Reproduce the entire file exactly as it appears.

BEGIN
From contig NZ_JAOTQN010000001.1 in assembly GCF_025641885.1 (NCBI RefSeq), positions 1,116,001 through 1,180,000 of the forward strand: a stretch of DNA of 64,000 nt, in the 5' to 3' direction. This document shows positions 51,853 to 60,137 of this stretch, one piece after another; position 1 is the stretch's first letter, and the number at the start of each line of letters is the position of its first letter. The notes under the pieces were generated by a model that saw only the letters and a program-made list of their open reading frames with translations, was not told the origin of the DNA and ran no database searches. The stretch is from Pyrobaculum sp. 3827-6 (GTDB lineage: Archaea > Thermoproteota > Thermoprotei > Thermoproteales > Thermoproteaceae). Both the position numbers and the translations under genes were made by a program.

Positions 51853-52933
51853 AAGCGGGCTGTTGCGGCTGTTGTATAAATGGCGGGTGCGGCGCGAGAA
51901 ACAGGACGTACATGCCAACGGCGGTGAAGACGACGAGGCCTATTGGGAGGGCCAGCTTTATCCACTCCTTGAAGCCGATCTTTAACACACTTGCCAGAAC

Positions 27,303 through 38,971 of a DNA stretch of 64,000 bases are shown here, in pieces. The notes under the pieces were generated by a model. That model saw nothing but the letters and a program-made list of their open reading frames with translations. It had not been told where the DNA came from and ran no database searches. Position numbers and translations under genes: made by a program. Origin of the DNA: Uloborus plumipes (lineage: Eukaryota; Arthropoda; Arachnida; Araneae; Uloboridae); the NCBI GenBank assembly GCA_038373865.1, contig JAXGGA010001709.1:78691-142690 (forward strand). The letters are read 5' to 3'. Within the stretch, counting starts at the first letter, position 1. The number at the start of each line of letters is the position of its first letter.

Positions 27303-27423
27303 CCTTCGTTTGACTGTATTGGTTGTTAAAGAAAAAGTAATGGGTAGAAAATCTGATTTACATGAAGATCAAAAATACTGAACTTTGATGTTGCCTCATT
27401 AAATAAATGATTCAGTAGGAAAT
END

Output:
From contig NZ_JAOTQN010000001.1 in assembly GCF_025641885.1 (NCBI RefSeq), positions 1,116,001 through 1,180,000 of the forward strand: a stretch of DNA of 64,000 nt, in the 5' to 3' direction. This document shows positions 51,853 to 60,137 of this stretch, one piece after another; position 1 is the stretch's first letter, and the number at the start of each line of letters is the position of its first letter. The notes under the pieces were generated by a model that saw only the letters and a program-made list of their open reading frames with translations, was not told the origin of the DNA and ran no database searches. The stretch is from Pyrobaculum sp. 3827-6 (GTDB lineage: Archaea > Thermoproteota > Thermoprotei > Thermoproteales > Thermoproteaceae). Both the position numbers and the translations under genes were made by a program.

Positions 51853-52933
51853 AAGCGGGCTGTTGCGGCTGTTGTATAAATGGCGGGTGCGGCGCGAGAA
51901 ACAGGACGTACATGCCAACGGCGGTGAAGACGACGAGGCCTATTGGGAGGGCCAGCTTTATCCACTCCTTGAAGCCGATCTTTAACACACTTGCCAGAAC

Positions 27,303 through 38,971 of a DNA stretch of 64,000 bases are shown here, in pieces. The notes under the pieces were generated by a model. That model saw nothing but the letters and a program-made list of their open reading frames with translations. It had not been told where the DNA came from and ran no database searches. Position numbers and translations under genes: made by a program. Origin of the DNA: Uloborus plumipes (lineage: Eukaryota; Arthropoda; Arachnida; Araneae; Uloboridae); the NCBI GenBank assembly GCA_038373865.1, contig JAXGGA010001709.1:78691-142690 (forward strand). The letters are read 5' to 3'. Within the stretch, counting starts at the first letter, position 1. The number at the start of each line of letters is the position of its first letter.

Positions 27303-27423
27303 CCTTCGTTTGACTGTATTGGTTGTTAAAGAAAAAGTAATGGGTAGAAAATCTGATTTACATGAAGATCAAAAATACTGAACTTTGATGTTGCCTCATT
27401 AAATAAATGATTCAGTAGGAAAT